News & Politics

Grassley: Feinstein's Office Not Cooperating With Scheduling Follow-Up Calls With Kavanaugh and Accuser

Senate Judiciary Committee Chairman Sen. Charles Grassley of Iowa, confers with ranking member, Sen. Dianne Feinstein of California during a hearing on Capitol Hill in Washington, Wednesday, Sept. 6, 2017. (AP Photo/Manuel Balce Ceneta)

Sen. Chuck Grassley (R-IA), chairman of the Senate Judiciary Committee, said in a statement Monday that the allegations of sexual misconduct against Supreme Court nominee Brett Kavanaugh “deserve to be heard” and investigated, but that Senator Dianne Feinstein’s office is refusing to cooperate in setting up follow-up calls.

“The standard procedure for updates to any nominee’s background investigation file is to conduct separate follow-up calls with relevant parties. In this case, that would entail phone calls with at least Judge Kavanaugh and Dr. Ford. Consistent with that practice, I asked Senator Feinstein’s office yesterday to join me in scheduling these follow-ups. Thus far, they have refused. But as a necessary step in evaluating these claims, I’ll continue working to set them up,” Grassley wrote.

“Unfortunately, committee Republicans have only known this person’s identity from news reports for less than 24 hours and known about her allegations for less than a week. Senator Feinstein, on the other hand, has had this information for many weeks and deprived her colleagues of the information necessary to do our jobs. The Minority withheld even the anonymous allegations for six weeks, only to later decide that they were serious enough to investigate on the eve of the committee vote, after the vetting process had been completed,” the chairman continued.

“It’s deeply disturbing that the existence of these allegations were leaked in a way that seemed to preclude Dr. Ford’s confidentiality,” he added.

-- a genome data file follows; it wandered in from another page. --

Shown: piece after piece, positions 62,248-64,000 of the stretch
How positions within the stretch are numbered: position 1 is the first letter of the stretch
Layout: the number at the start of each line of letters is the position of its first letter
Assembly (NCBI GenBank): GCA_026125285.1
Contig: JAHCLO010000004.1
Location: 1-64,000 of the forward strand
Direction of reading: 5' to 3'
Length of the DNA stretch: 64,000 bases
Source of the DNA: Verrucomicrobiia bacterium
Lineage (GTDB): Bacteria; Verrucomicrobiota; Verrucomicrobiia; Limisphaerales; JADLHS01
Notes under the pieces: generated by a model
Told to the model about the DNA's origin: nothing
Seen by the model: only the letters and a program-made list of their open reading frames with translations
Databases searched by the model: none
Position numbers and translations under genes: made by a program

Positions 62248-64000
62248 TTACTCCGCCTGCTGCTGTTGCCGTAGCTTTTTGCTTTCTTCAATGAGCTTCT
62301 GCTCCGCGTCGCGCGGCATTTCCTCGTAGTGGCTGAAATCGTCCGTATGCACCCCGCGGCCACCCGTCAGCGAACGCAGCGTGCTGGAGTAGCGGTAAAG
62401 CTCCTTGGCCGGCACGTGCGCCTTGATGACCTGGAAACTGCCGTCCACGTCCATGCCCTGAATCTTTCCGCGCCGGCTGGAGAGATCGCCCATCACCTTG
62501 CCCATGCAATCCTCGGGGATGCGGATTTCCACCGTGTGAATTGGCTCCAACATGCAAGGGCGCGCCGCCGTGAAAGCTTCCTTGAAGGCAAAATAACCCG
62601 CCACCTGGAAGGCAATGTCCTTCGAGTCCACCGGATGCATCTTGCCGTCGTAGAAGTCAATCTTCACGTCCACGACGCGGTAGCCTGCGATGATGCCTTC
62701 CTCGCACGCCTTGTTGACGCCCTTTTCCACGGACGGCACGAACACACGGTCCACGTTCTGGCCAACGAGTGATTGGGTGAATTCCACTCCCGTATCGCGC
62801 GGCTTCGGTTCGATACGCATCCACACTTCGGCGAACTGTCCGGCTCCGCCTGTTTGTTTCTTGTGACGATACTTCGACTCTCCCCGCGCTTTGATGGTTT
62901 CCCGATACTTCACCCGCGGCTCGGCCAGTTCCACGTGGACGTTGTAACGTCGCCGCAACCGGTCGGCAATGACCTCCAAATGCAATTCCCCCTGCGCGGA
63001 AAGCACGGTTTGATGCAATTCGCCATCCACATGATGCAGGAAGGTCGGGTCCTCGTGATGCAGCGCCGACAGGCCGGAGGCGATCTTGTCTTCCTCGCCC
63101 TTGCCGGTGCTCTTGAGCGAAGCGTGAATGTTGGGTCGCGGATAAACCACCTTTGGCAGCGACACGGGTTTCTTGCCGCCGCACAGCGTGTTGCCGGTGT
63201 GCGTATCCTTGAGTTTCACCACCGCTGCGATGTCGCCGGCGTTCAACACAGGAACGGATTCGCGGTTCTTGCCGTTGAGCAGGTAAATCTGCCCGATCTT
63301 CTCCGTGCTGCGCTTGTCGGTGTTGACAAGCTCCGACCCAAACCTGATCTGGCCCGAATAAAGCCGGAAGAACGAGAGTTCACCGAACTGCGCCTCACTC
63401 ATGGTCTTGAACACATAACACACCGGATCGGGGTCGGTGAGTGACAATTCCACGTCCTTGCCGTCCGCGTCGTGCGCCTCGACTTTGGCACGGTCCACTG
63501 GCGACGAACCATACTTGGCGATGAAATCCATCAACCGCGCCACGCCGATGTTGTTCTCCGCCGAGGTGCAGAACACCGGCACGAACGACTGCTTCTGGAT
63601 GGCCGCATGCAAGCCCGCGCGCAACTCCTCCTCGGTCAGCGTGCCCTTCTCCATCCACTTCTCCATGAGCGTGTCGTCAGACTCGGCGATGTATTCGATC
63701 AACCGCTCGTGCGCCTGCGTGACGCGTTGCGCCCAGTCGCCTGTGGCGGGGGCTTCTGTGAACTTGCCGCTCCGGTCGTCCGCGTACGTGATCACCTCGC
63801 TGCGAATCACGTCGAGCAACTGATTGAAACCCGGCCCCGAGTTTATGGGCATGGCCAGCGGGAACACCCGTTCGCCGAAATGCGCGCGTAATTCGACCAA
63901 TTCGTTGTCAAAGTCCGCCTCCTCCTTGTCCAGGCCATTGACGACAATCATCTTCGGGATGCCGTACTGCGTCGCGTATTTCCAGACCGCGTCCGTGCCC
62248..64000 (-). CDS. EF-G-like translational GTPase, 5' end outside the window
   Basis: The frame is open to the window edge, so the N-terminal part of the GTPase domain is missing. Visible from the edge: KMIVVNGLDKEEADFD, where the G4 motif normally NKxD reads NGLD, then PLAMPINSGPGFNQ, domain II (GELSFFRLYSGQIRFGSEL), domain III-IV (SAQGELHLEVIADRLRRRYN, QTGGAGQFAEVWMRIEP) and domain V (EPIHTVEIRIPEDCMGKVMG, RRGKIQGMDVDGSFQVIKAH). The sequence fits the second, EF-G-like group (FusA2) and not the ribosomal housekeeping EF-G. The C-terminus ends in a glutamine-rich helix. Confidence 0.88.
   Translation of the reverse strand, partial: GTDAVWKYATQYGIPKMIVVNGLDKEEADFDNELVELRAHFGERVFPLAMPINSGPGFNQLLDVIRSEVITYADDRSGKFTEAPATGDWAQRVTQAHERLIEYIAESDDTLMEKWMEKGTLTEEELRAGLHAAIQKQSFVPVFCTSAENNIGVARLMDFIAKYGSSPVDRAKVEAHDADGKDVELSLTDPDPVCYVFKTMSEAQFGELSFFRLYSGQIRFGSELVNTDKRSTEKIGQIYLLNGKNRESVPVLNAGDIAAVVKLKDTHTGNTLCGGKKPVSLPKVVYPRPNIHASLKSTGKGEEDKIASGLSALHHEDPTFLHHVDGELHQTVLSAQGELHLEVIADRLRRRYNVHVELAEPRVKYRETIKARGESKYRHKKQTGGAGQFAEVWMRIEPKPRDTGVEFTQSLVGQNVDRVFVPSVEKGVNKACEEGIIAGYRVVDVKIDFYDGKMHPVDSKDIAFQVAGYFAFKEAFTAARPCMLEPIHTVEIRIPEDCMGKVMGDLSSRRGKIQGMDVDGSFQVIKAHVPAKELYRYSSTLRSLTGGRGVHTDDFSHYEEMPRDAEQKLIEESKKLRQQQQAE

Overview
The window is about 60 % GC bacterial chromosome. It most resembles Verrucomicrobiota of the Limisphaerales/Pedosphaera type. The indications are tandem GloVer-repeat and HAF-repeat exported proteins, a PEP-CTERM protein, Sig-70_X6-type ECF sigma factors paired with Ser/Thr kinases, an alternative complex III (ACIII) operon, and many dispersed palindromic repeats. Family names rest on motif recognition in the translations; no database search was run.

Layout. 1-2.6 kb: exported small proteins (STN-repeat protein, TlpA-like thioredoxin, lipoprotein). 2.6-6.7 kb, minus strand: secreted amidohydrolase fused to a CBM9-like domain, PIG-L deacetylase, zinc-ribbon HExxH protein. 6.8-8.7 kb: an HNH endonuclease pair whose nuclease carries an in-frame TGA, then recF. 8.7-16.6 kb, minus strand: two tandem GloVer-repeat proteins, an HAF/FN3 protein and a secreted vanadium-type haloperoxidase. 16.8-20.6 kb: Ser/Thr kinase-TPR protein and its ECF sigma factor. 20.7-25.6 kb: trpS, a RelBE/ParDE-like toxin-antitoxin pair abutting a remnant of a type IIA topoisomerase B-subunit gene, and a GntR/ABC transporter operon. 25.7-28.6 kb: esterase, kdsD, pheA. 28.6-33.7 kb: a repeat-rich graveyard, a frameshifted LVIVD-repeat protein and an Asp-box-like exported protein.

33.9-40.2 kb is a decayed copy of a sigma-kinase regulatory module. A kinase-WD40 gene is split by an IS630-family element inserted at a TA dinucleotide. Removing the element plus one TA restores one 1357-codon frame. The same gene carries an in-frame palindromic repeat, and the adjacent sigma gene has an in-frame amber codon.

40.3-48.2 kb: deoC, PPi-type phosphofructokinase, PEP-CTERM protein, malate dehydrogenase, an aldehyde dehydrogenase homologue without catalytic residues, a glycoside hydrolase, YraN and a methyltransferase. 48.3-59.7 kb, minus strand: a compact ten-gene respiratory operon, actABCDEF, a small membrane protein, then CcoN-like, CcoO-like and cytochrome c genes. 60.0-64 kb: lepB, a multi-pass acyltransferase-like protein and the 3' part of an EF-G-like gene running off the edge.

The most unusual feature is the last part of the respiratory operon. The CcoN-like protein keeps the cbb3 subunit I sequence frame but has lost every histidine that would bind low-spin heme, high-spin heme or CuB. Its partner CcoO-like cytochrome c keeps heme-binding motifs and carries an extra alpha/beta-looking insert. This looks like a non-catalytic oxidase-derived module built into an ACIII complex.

The statement comes three days before the scheduled Sept. 20 vote on Kavanaugh’s nomination and a day after his accuser, Palo Alto University Professor Christine Blasey Ford, publicly came forward to accuse the federal appeals judge of sexual assault decades ago when they were both in high school.

“Over my nearly four decades in the Senate I have worked diligently to protect whistleblowers and get to the bottom of any issue. Dr. Ford’s attorney could have approached my office, while keeping her client confidential and anonymous, so that these allegations could be thoroughly investigated. Nevertheless, we are working diligently to get to the bottom of these claims,” Grassley concluded.

Kavanaugh, reportedly still in “good spirits,” strongly denied the allegations in his own statement Monday, before heading to the White House.

“Because this never happened, I had no idea who was making this accusation until she identified herself yesterday,” Kavanaugh said. “I am willing to talk to the Senate Judiciary Committee in any way the Committee deems appropriate to refute this false allegation, from 36 years ago, and defend my integrity.” He added he had “never done anything like what the accuser describes.”

It looks increasingly likely as though the Sept. 20 scheduled vote will be delayed in order to give Ford an opportunity to testify before the Judiciary Committee, and allow Kavanaugh to come back before the committee to respond to the accusations.

Grassley said say he would “hear her out in an appropriate, precedented and respectful manner.”